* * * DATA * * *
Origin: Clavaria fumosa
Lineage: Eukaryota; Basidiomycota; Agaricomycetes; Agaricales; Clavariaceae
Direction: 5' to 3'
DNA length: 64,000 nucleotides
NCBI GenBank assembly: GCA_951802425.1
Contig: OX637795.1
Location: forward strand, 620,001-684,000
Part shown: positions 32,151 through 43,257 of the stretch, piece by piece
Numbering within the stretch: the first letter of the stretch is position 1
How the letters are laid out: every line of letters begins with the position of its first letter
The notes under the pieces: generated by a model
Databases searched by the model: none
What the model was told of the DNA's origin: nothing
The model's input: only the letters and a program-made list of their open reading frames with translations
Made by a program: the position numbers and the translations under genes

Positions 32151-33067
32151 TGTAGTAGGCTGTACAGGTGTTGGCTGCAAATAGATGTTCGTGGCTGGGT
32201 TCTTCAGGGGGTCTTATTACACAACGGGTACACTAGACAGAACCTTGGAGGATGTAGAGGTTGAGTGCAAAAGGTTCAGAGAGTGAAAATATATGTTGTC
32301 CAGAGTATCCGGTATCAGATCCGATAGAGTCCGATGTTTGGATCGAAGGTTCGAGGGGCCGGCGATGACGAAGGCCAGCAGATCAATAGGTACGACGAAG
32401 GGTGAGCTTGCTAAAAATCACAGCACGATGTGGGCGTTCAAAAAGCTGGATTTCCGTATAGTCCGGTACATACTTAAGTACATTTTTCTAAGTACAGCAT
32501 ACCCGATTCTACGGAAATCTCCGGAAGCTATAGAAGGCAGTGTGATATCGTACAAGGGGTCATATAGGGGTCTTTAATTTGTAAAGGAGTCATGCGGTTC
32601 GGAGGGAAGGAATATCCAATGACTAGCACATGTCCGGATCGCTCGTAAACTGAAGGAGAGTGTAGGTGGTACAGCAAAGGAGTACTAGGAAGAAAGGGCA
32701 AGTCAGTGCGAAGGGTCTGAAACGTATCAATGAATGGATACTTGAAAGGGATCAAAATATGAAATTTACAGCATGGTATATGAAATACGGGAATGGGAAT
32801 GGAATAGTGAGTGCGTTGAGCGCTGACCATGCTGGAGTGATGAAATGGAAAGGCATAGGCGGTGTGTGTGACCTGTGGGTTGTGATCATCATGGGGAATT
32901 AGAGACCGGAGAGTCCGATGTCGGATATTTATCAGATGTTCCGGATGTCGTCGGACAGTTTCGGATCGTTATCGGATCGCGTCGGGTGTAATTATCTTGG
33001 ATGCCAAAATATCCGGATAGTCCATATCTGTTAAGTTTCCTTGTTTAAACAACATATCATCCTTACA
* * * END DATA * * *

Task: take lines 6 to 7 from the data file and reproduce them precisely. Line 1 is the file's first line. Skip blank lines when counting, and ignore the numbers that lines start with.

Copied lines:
Contig: OX637795.1
Location: forward strand, 620,001-684,000